The mild temperatures, the shorter days, the crunchy red and orange leaves on the ground, the trees almost bare in my backyard are all signaling the seasonal change. Fall is my favorite time of the year, and I always wish that it had lasted longer. On a more positive note, it’s a happy feeling just to think about the festive spirit that fills the air starting late November. Thanksgiving is just around the corner, and close on its heels will come Christmas with its tags of music, love, and laughter. The evergreen classic song penned by Edward Pola and George Wyle couldn’t have described the setting any better. It really is “the most wonderful time of the year!”
Being first generation residents in the United States, I got to know about the Thanksgiving holiday celebration only after coming to this country. Its history dates back to 1621 when the Pilgrims who came to Plymouth had their first feast, to offer thanks for a good harvest that followed a year of hardships after they came to a new land in search of religious freedom and prosperity. A friend explained, “Roast turkey, mashed potatoes, cranberry sauce, green beans casserole, baked corn, pumpkin pie, the list for the feast goes on.” I also learned about Black Friday, the morning after Thanksgiving when unimaginably good shopping deals flood the stores. I have observed Thanksgiving thereafter, and as I near the 25th year of celebration, it’s a moment for silent reflection.
What excites me the most about Thanksgiving? Is it the feast? I wouldn’t lie that I have always prepared elaborate meals. My menu does not have a whole lot of entrées. As much as I love cooking, roasting a turkey is not my favorite task; I think it’s one of the most laborious jobs.
I do enjoy shopping, but I’m miles away from the class that believes in retail therapy. In 25 years, it was just once that I stood in the line on a Black Friday morning. The experience was awful because having rushed out without my coffee, I kept yawning and grumbling and finally returned home with nothing. Since then, I had vowed not to step out to shop in the wee hours.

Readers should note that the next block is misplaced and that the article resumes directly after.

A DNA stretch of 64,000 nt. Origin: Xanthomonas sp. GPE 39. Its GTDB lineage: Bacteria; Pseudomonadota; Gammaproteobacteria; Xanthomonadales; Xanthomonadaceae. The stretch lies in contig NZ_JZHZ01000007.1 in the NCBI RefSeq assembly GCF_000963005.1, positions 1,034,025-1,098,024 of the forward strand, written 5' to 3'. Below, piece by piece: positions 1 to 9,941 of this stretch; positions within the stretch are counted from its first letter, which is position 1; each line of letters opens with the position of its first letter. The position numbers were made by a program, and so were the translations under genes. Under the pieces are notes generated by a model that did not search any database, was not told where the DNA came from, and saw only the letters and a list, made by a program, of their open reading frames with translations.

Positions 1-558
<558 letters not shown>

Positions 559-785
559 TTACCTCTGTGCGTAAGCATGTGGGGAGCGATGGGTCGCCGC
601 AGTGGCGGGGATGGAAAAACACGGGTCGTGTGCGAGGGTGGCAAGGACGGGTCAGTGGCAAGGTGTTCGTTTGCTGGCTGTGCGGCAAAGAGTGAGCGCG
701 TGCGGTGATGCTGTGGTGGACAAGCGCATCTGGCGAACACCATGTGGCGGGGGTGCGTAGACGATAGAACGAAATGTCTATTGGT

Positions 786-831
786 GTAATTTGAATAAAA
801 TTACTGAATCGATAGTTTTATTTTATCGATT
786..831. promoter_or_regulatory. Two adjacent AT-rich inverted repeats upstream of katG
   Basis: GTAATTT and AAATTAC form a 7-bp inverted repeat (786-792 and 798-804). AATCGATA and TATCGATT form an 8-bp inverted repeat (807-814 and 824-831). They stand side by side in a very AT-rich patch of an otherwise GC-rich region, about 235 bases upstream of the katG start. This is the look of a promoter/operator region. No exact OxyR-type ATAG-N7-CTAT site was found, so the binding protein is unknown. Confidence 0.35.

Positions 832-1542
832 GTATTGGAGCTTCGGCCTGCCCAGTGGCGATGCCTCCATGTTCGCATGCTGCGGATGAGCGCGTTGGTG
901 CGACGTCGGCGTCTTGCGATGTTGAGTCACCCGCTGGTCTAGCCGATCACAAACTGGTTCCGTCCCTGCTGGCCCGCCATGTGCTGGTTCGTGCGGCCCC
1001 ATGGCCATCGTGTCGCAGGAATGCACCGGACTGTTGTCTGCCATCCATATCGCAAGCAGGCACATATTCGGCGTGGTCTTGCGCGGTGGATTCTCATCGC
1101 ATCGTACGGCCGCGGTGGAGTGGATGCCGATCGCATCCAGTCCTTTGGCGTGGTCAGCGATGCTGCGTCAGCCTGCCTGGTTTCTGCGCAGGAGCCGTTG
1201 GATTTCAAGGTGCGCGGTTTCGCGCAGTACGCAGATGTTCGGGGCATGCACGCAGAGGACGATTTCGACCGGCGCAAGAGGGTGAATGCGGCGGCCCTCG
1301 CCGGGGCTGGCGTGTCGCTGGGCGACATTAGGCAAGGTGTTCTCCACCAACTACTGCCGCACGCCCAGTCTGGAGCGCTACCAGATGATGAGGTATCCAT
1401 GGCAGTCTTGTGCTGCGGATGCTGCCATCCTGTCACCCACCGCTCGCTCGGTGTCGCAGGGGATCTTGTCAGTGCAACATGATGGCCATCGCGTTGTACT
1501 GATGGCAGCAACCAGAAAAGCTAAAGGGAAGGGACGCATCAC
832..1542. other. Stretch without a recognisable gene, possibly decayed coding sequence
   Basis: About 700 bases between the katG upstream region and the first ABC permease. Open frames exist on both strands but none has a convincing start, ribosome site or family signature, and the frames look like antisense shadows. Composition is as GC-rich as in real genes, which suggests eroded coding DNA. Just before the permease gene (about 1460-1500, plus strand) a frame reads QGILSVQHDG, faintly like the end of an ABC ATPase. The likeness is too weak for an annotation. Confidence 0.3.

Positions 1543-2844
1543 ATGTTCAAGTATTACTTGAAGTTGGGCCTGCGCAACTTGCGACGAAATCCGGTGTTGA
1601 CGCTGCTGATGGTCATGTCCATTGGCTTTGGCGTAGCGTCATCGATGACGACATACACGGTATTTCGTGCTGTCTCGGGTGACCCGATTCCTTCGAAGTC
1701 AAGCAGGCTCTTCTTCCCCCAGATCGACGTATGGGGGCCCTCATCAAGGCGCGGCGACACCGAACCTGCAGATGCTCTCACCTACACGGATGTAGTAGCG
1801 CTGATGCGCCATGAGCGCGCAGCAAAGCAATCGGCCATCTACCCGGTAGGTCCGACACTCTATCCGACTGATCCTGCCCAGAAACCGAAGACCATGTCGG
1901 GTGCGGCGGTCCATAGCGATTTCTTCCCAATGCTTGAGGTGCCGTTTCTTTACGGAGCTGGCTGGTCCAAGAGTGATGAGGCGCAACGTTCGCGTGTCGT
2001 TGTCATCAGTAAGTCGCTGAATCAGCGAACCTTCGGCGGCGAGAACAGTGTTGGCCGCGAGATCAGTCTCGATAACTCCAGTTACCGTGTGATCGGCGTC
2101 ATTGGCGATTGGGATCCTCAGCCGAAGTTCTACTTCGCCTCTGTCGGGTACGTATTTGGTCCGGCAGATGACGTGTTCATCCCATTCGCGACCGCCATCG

I think Thanksgiving means a lot more than fancy family dinners; it embodies a much nobler ideal than being a forerunner to the holiday bonanza. It’s the philosophy around which Thanksgiving evolved that gives the festival a pristine beauty that surpasses all material endowments. It’s the time to count our blessings and be thankful for all what we have. It makes a big difference in our lives when we shed aside our grudges and grievances and instead appreciate the graces and loveliness we have been showered with. A thought that sounds rather clichéd, but we can never deny that it’s the feeling of love and brotherhood that makes the world go round. So let’s make a wish before every Thanksgiving that empathy and compassion be kindled in us, and that the winter frost not freeze our hearts!
A quote I read makes me ponder, “Thankfulness creates gratitude which generates contentment that causes peace.” Galloping fast in my mid-life journey, I look back in retrospect to the bygone years, and flipping through the pages from the past, I evaluate my days. What am I thankful for? The list can never be exhaustive, yet I jot down a few. I am grateful for: the smiles that have outlived the tears, the days of good health that have made me forget the bad, the circle of genuine friends that have towered high above the fake acquaintances, and a big loving family that has helped me make a house my home!
Wishing you all a safe and happy Thanksgiving!